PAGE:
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World Cinema Hip or Hype?

On June 12, a 365-day festival of world cinema kicks off in Mumbai, then moves to six cities across India. The question: Is the demand proportionate to the supply? Tasneem Nashrulla examines.

entertainment Updated: Jun 07, 2009 00:42 IST
Tasneem Nashrulla

Hristi Kedia, a 24 year-old media planner, recently treated herself to five Ingmar Bergman DVD classics from the Crossword bookstore and watched them back-to-back over the weekend. She would have liked some company (“Bergman’s films are brilliant but they tend to depress me”) but her friends preferred catching Angels and Demons at the multiplex, following it up with a televised rerun of Singh is Kinng.

This anecdotal evidence encapsulates the Bollywood vs world cinema scenario; the majority will pick Akshay Kumar over Akira Kurosawa, but a small, growing tribe of cinephiles idolise Fellini, not Farah Khan.

That tribe is the target audience for a 365-day film festival that kicks off on June 7 in Mumbai, then moves to six other Indian cities. The festival, called Reeload, is helmed by Palador Pictures, one of the first to introduce international films in India four years ago.

For an annual membership fee of Rs 6,000, viewers will have access to daily primetime screenings of contemporary and classic world movies at all INOX theatres across Mumbai, Pune, Bangalore, Hyderabad, Chennai, Goa and Kolkata as well as free DVDs and workshops with national and international filmmakers. Explains Gautam Shiknis, founder and MD of Palador Pictures, “In an entertainment landscape dominated by brain-dead Bollywood, there was a need to create an option for intelligent cinema for people of a certain intellect.”

The messiahs of world movies are going all out to rescue us from the clutches of commercial cinema. Palador and Enlighten Film Society regularly screen award-winning movies at multiplexes, film festivals, clubs and restaurants. NDTV Lumiere and UTV have dedicated world movie channels. And all these players also retail acclaimed foreign DVD titles.

The question is: Is the demand proportionate to the supply?

The answer might not be a resounding yes, but an optimistic ‘maybe’. Vikas Sharma, project manager of Reeload and brand communications for Palador, is confident of acquiring 1,500 to 2,000 Reeload members per theatre, per city. “In fact, we get 25 to 30 new members every day,” he says. Persepolis, an Oscar-nominated Iranian film, for instance, drew full houses in its second week while Caramel ran for three weeks in Mumbai’s PVR cinema, a remarkable run for a film from Lebanon. “At times, we see a 50 to 60 per cent turnout; 75 to 80 per cent if the film is popular,” estimates Girish Wankhede, DGM, PR, Cinemax.

However Pranav Ashar, director of Enlighten Film Society, which currently has 3,000 members since its inception in 2007, stops short of celebrating just yet. “The truth is,” he says, “at every foreign film screening at a multiplex or festival, you will find the same people; those who are truly devoted to world cinema. Yes, that number has increased over the last few years, but the majority have yet to give world cinema a chance. Even publicising festivals or releases doesn’t help that much, because most people lack the inclination to watch a foreign film.”

Kamal Gianchandani, COO, Bigflix, an online rental DVD service, adds, “World cinema comprises only 7.5 to 8 per cent of our market.” While Bollywood obviously has a major share, he says, “Hollywood is still largely popular and 35 per cent of our revenues come from that.”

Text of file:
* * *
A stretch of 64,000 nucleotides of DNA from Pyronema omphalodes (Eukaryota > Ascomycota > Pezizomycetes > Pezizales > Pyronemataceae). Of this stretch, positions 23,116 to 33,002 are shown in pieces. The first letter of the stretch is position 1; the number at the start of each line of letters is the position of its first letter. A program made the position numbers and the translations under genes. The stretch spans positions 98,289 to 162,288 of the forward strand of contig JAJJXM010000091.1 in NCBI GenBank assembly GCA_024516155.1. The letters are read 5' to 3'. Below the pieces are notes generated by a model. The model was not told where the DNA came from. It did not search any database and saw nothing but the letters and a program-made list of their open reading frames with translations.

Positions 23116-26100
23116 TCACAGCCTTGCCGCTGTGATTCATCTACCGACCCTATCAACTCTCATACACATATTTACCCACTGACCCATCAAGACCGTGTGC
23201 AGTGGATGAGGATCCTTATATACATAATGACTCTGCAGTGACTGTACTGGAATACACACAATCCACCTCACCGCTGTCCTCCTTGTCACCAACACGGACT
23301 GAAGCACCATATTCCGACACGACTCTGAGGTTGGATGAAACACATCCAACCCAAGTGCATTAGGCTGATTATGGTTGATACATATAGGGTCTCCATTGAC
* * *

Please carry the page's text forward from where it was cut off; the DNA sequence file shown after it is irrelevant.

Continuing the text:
But NDTV’s Senior VP (New Ventures) Dhruvank Vaidya sees it differently. “They are not niche and they are not esoteric,” he asserts. “World movies are often mainstream successes in other countries. Just as Om Shanti Om was a commercial success in India, The Orphanage, (a Spanish film which NDTV Lumiere released in India), was the highest grossing film in Spain last year.”

Even Enlighten’s Ashar concedes that DVD sales of classics like Bicycle Thieves, Metropolis and Battleship Potemkin are “moving very quickly.” Bigflix’s Gianchandani attributes that to the fact that world cinema is more popular in the home video format than theatre. “Theatres screen these films for prestige, but DVD copies are a function of demand,” he says.

At Palador, the figures are encouraging. Since September 2008, they have sold over 21,000 DVDs of their seven world movie titles, which retail in 145 stores across India. And UTV World Movies plans to release DVDs of 60 new titles.

World movie buff Timira Gupta, a 24-year-old freelance writer, was surprised at the number of DVDs sold at an Ingmar Bergman retrospective held at the NFDC in Mumbai last year. “Many hardcore world movie fans like me do not have big incomes,” she says. “Yet, we shell out cash willingly for our favourite filmmakers.” Bigflix’s Gianchandani adds, “People who watch world cinema are a pickier audience. They are mostly film buffs who are either out to make films or experiment with their viewing choices.”

So who exactly are these film buffs? Sameer Ganapathy, Business Head of UTV World Movies, elaborates, “Our core viewership comes from the 18-35 age group. These are metro-centric, new-age, upwardly mobile, global Indians who experiment with cuisines, shopping, etc.” Vaidya further defines his target audience as people who generally tend to be more aware of international trends, watch English plays, browse through bookstores and have refined cultural tastes.

Most players agree that this niche segment is growing. Shirish Handa, Senior VP Marketing, Fun Cinemas says, “We saw almost a 50 per cent occupancy for the French movie Science of Sleep.” Vaidya says he was surprised to see several bankers engrossed at a screening of The Orphanage. “Ultimately, cinema has a universal language not bound by demographics,” he says.

(With inputs from Shalini Singh & Serena Menon)